I thought that this was a good idea

I thought that this was a good idea:


Onother, cheaper idea is to set your mirrors to reduce the blind spot to almost nothing. I’ve don this on two sedans with excellent results. It’s not bad on my van, but the wife doesn’t like it. Here it is:

Lean to the left until your head just touches the window. Set the driver’s side mirror so that you just barely see the rear fender. Lean to the right until your head is over the console (or center of the bench). Set the right mirror so that you just barely see the rear fender. Adjust the mirrors on the highway so that when a car exits the inside rear view mirror it shows up in the appropriate outside mirror. I can see cars in the outside rear view mirrors up to the point that I can see them with my peripheral vision. Try it and see if it works for you.

How do you get out of the car on he highway at speed to adjust your mirrors?

Not all vehicles have mirrors that are adjustable from inside.

I use the above method, and will never go back to the ‘traditional’ mirror aiming. Having the ability to see your blind spot without turning your head is great.

Another way to set the mirrors up without moving your head is to adjust the mirror outwards until you can see the entire lane beside you on the left, and the shoulder on the right.

I don’t have that problem. My mirrors are power assisted. You might try pulling in front of a parked car on a straight road or parking lot for the right side mirror. Put half the car in the inside rear view mirror and the other half in the outside mirror. Maybe you can adjust the left side mirror while driving. Otherwise, try the parking lot.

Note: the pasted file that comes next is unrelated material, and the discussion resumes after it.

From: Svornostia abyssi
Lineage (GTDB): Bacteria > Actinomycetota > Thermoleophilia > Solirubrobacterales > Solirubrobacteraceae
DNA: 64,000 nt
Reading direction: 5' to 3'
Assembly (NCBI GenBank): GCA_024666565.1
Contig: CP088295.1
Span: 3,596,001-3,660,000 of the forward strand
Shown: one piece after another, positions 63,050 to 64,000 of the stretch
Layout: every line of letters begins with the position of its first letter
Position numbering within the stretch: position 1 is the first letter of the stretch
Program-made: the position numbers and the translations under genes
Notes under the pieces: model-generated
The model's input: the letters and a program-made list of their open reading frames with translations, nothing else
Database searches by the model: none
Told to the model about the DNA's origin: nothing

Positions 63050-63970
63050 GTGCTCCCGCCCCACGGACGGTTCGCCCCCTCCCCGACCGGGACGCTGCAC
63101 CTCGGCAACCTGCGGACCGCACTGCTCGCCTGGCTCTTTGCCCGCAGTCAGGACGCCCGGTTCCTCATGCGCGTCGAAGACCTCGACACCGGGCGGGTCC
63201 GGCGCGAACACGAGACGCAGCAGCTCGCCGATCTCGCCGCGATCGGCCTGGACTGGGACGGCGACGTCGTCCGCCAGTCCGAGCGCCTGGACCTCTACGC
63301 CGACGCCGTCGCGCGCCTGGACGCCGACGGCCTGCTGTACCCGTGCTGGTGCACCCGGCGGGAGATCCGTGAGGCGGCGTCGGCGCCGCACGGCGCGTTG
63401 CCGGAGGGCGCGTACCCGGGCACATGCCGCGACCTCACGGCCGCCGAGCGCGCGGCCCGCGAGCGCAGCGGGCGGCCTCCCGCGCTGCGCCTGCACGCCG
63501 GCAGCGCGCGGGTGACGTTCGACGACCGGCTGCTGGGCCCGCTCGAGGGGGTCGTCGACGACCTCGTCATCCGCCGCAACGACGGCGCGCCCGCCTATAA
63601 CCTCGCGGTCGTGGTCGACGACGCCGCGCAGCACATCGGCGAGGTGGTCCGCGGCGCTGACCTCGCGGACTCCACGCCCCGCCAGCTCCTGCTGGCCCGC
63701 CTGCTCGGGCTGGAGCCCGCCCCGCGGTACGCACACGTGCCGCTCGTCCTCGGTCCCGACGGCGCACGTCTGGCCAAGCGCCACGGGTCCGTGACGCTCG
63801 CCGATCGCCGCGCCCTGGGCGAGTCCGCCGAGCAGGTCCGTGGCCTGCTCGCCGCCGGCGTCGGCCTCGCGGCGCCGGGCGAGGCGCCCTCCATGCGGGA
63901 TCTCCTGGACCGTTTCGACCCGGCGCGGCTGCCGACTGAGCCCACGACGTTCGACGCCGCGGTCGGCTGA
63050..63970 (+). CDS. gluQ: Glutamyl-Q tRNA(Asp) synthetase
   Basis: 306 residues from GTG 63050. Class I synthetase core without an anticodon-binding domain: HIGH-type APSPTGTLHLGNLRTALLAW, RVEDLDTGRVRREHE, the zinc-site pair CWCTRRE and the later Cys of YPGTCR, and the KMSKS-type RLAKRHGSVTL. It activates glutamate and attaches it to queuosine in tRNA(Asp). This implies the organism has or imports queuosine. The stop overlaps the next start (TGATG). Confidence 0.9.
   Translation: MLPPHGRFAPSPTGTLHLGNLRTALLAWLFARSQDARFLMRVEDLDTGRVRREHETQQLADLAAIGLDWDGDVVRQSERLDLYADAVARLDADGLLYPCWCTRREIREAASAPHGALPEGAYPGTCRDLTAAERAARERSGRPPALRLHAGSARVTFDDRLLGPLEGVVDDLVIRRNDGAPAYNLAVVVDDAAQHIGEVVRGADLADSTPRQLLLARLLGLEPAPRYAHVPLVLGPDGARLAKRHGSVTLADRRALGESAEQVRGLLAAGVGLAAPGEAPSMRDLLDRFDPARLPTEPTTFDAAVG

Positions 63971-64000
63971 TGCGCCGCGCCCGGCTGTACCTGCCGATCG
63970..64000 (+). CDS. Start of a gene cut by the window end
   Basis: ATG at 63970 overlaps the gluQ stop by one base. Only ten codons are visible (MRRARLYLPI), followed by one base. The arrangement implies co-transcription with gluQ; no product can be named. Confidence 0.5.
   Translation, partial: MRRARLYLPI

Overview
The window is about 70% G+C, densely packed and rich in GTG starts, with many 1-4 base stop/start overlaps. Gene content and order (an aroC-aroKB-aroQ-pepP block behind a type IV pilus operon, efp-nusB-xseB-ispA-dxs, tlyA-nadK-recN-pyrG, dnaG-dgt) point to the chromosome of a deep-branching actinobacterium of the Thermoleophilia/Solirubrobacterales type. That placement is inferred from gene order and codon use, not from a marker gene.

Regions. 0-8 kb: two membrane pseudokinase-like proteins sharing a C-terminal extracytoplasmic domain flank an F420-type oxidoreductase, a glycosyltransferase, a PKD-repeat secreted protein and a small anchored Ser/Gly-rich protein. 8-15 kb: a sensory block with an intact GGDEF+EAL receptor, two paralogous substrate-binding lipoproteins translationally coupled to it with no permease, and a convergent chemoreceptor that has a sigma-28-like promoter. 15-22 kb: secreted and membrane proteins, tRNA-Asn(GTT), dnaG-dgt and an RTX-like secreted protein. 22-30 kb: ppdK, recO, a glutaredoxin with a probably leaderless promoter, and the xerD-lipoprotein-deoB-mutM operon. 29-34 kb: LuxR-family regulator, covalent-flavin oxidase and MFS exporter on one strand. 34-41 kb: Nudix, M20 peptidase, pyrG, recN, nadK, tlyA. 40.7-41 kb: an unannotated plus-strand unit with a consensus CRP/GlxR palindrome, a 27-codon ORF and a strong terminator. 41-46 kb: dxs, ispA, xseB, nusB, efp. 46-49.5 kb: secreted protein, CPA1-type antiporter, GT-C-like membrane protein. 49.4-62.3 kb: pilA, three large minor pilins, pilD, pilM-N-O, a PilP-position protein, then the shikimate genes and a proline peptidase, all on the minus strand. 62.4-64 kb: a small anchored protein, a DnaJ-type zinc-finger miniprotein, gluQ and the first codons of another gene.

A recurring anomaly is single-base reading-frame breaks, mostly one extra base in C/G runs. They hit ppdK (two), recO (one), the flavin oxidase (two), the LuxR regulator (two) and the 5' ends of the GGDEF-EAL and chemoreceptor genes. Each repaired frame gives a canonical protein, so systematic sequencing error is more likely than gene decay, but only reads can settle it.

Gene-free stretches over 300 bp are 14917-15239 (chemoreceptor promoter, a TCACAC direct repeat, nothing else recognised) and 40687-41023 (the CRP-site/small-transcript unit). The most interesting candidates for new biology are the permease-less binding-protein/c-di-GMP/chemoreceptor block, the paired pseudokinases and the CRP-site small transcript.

With manual mirrors, standing at the mirror, lean down to just below the door handle and look up to the mirror. Adjust it to see the driver’s head rest.

Every car I have had without power mirrors could be adjusted from the driver’s seat just by opening the window and sticking you hand out. Are there cars (aside from a few that had mirrors mounted on the fenders) that you could not reach from the driver’s window?

I use the lowest tech method of all, I turn my head and actually look before I change lanes or direction.

That’s what I was taught in High School Driver’s Ed. In fact in CA in the fifties you would fail the drivers exam if you didn’t check seven by looking over your shoulder.

Most of my driving is on the highway. This blind spot issue is important to me. When I drive 1500 miles in two days, that is a lot of lane-changing, a lot of risk of overlooking a car or worse motorcycle in one of the blindspots.

Several years ago, I bought a couple little bubble mirrors which stick on the existing outside rear-view mirrors. They aren’t any good for backing up, but there is no longer any blind spot risk at all. Zero.

I also turn the mirrors out a little farther than most people do. A radio doctor described this; where he got it I don’t know. But, I set the mirrors so I must move my head out a tiny bit to see the side of the car, rather than covering the car itself. This also expands the visible area.

I hope we are talking the same blind spots. I refer to the ones where a car can be off to your side on the highway, and you don’t see him at all.

Turning your head each time you are going to change lanes, which for me is a lot of times a day, is an instant when you are NOT looking ahead. This happens enough times and sooner or later one of those times you look back something is going to happen at exactly the wrong instant. My attitude is you only get so many close calls, and so each one must be eliminated.

Bubble mirrors, stuck to the very outside edge of your rearview mirrors. Some truck rental companies have these on all their truck.

The new issue of Automotive News, a trade magazine, has an article about a system that totally eliminates blind spots. It has four wide-angle sensors, one on each side of the vehicle. They’re fed into a computer that develops full picture of the vehicle and everything around it from the “above the area” perspective. It’s liek watching everything from above.